Now that international travel has become so much easier, we’re clamouring for a getaway. A combination of booming demand and reduced flight schedules means the price of flights is up 12.5% in a year.

And for those staying closer to home in cheaper accommodation, there’s even worse news, because that cheap and cheerful UK break in a campsite or holiday centre is going to cost you 22.9% more this year.

Just how much are UK consumer prices going up?

  • Gas 95.5%
  • Electricity 53.5%
  • Garden furniture 32.8%
  • Fuels and lubricants 31.4%
  • Second-hand cars 27%
  • Home contents insurance 23.5%
  • Holiday centres and campsites 22.9%
  • Margarine and vegetable fats 22.7%
  • Materials for maintenance and repair 16.8%
  • Household furniture 16.5%
  • Low-fat milk 16.1%
  • Articles for babies 15.9%

Why is inflation higher for those on lower pay?

Until this point, IFS work has shown that households across all income groups have faced similar rates of inflation. However, as the poorest households spend more of their total budget on gas and electricity, we now see inflation hitting the poorest households harder.

In April, the bottom 10% of the population in terms of income faced a rate of inflation rate of 10.9%, which was 3 percentage points higher than the inflation rate of the richest 10%. Most of this difference comes from the fact that the poorest households spend 11% of their total household budget on gas and electricity, compared to 4% for the richest households.

IFS April 2022 CPI inflation by income decile

“Continuing pressures, such as the war in Ukraine, are likely to push Ofgem’s October tariff cap, as well as other prices including food prices, even higher later this year,” says Heidi Karjalainen, a Research Economist at the IFS.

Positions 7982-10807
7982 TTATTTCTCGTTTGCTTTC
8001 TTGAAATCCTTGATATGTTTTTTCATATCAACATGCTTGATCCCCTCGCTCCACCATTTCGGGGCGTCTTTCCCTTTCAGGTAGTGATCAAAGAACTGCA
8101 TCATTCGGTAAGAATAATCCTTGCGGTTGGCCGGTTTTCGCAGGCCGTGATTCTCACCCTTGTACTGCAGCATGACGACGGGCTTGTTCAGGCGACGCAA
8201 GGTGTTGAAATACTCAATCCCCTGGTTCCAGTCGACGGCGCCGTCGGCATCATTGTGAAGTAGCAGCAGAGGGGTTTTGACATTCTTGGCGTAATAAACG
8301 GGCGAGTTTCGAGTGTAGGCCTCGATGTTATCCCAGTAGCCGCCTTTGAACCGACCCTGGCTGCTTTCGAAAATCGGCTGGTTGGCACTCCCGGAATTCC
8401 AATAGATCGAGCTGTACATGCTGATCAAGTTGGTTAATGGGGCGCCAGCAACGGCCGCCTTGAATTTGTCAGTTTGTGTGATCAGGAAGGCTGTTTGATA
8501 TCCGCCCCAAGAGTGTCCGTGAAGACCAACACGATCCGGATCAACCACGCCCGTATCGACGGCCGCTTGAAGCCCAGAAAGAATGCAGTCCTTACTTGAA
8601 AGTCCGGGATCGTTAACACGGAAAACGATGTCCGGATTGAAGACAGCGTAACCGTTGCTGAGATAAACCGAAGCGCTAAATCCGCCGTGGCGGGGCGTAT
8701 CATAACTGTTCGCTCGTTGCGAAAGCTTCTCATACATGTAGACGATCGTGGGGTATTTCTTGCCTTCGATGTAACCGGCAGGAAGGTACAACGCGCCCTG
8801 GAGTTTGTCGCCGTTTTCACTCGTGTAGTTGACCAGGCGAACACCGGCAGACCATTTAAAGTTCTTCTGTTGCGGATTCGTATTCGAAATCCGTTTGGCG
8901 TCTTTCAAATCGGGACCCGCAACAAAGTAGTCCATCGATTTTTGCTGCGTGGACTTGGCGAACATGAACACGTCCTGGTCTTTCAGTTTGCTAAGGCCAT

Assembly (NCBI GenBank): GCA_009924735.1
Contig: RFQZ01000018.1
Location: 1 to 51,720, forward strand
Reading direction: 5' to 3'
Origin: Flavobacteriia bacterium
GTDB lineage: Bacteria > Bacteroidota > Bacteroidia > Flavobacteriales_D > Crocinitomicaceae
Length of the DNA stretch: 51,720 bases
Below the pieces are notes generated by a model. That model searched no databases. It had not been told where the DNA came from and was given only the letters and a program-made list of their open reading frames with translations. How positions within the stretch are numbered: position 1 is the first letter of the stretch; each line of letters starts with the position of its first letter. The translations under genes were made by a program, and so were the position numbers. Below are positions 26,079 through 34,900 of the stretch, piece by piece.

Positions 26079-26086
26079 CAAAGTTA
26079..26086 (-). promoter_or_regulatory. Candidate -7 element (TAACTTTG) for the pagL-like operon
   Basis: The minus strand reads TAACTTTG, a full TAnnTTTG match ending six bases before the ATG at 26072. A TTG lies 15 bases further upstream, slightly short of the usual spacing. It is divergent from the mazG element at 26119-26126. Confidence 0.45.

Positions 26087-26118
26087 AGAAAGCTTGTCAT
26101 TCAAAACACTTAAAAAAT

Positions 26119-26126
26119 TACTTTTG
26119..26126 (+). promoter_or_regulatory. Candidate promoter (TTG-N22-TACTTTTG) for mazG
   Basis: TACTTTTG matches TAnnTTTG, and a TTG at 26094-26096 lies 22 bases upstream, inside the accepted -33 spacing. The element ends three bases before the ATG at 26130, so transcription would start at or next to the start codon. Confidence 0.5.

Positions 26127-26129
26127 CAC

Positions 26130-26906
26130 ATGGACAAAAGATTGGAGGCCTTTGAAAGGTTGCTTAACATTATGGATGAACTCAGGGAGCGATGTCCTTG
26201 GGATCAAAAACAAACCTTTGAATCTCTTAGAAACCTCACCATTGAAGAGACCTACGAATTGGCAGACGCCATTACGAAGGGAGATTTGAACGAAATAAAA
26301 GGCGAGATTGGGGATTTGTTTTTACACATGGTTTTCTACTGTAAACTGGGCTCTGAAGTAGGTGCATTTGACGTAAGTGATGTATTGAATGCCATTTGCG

“We are likely to be in a prolonged period during which poorer households are facing rates of inflation even higher than the headline figures would suggest,” says Karjalainen.

What does CPI inflation at 9% mean for savers?

There’s good news and bad news, says Coles.

She continues: “Savers will be very familiar with the bad news, as savings rates drop further behind soaring inflation, so every penny in savings accounts is losing money once inflation is taken into account.

“However, the good news is that savings rates are starting to rise. According to Moneyfacts, the average easy access deal now pays 0.39%, and the average one-year fixed rate pays 1.24%. Both are around three times higher than a year ago.”

Coles suggests you don’t need to “settle for average” because there has been an awful lot of movement among the most competitive rates, which are starting to rise in the wake of interest rate increases.

“You can now get 1.31% on an easy access account from Al Rayan Bank, with no strings attached, and a one-year fix from the same bank at 2.27%,” she says.

Admittedly these rates are still behind inflation, Coles admits who says the real value in savings is the protection they offer you, especially when we’re entering a fairly uncertain time for the economy.

Ideally anyone of working age should be working towards 3-6 months’ worth of essential expenses in an easy access savings account for emergencies. Then for any money you need for planned expenses in the next five years, it’s worth considering fixing for the most appropriate periods.

Sarah Coles, senior personal finance analyst, Hargreaves Lansdown

If you have savings in the bank, Coles says, “now is the time to move”.

“The high street giants have passed on an insultingly small fraction of the rate rise to savers, so there’s no point holding on just in case they suddenly decide to do the decent thing,” she says.